THE LIZARD By Dugald Bruce-Lockhart (Muswell Press)
With winter beginning to bite here in Canberra, Dugald Bruce-Lockhart’s The Lizard is a great way to break lockdown and take a fictional holiday to a much warmer location.
The Lizard opens in the summer of 1988 with heartbroken British university student Alistair Haston making his way to the Greek Islands in pursuit of his lost love Ellie. His plans get disrupted, however, following an incident on a ferry from Athens to the islands. Suddenly penniless and without a passport, Haston is happy to take up a job offer with the charismatic Ricky on the island of Paros. Once there he becomes caught up in a sun-drenched world of sex, drugs and alcohol and something a bit more sinister. It is all going fine until the bodies turn up and Haston finds himself on the run from the police and some very nasty individuals.
The Lizard starts a little slowly, but once underway it is a briskly paced thriller that zips its way through a series of twists and surprises. The Greek Islands are lovingly evoked, and the details of Haston’s efforts to escape the police are suspenseful and ring true. Towards the end the action quickens up nicely and the bodycount swiftly rises over the last few chapters. There is also a neat final page twist.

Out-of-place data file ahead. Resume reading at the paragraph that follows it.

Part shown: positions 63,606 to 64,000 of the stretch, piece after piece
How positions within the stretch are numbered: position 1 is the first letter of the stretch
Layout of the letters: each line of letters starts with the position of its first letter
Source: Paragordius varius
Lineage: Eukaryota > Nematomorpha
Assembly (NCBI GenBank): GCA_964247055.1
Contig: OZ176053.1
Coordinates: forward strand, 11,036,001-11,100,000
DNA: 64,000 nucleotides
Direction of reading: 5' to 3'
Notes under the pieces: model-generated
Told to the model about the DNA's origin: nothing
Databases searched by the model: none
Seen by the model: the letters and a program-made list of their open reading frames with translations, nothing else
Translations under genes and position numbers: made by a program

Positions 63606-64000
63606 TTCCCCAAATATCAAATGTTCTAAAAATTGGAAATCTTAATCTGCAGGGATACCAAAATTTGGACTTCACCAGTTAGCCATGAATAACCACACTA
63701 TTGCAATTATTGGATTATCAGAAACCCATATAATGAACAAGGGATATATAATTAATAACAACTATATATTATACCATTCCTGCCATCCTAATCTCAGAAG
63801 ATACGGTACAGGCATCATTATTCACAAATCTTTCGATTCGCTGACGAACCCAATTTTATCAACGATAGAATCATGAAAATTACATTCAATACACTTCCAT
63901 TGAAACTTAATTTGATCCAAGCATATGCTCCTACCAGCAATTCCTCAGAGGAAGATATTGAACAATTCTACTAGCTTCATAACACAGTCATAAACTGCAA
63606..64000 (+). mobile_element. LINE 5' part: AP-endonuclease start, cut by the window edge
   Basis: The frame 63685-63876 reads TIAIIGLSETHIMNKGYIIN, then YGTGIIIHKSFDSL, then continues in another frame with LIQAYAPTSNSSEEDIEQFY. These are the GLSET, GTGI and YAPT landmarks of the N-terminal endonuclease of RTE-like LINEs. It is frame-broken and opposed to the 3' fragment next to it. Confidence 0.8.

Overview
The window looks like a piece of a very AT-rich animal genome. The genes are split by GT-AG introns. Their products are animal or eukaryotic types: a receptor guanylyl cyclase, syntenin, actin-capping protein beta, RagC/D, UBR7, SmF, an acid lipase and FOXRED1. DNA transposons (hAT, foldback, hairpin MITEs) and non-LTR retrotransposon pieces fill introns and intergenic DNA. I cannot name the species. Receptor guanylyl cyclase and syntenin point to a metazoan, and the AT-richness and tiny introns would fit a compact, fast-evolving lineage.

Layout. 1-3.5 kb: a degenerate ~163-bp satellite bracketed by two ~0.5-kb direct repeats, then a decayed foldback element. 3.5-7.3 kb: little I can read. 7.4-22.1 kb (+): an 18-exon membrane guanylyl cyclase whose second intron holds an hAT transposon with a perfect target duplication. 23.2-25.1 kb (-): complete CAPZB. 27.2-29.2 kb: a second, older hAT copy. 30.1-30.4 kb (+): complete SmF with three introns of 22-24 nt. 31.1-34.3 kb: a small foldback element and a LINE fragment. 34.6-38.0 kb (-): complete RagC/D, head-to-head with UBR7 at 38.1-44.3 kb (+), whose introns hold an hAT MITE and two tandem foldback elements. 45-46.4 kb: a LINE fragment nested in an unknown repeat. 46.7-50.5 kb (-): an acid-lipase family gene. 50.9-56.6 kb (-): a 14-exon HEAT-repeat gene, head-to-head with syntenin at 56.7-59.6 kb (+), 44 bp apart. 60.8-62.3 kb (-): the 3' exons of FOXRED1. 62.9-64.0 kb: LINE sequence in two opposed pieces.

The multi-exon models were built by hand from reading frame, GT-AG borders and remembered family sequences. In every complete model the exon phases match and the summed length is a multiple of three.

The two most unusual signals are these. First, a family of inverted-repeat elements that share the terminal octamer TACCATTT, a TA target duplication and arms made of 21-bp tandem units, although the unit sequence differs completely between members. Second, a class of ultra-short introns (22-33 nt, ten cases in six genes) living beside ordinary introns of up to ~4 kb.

In all, I found The Lizard to be an entertaining diversion from the reality of a world in lockdown. I did not really warm to Haston until the final chapters, but several of the supporting characters are quite engaging, especially the very practical Amara. Bruce-Lockhart seems to do a good job of capturing the sights, smells and feel of the Greek Islands in holiday time, but his depiction of the local police force is not likely to be well received by the Greek authorities. It does, however, make for a very exciting tale that is quickly consumed and easily enjoyed.
Three and a half to four stars out of five!
The Lizard was released in Australia and the United Kingdom in late April 2020.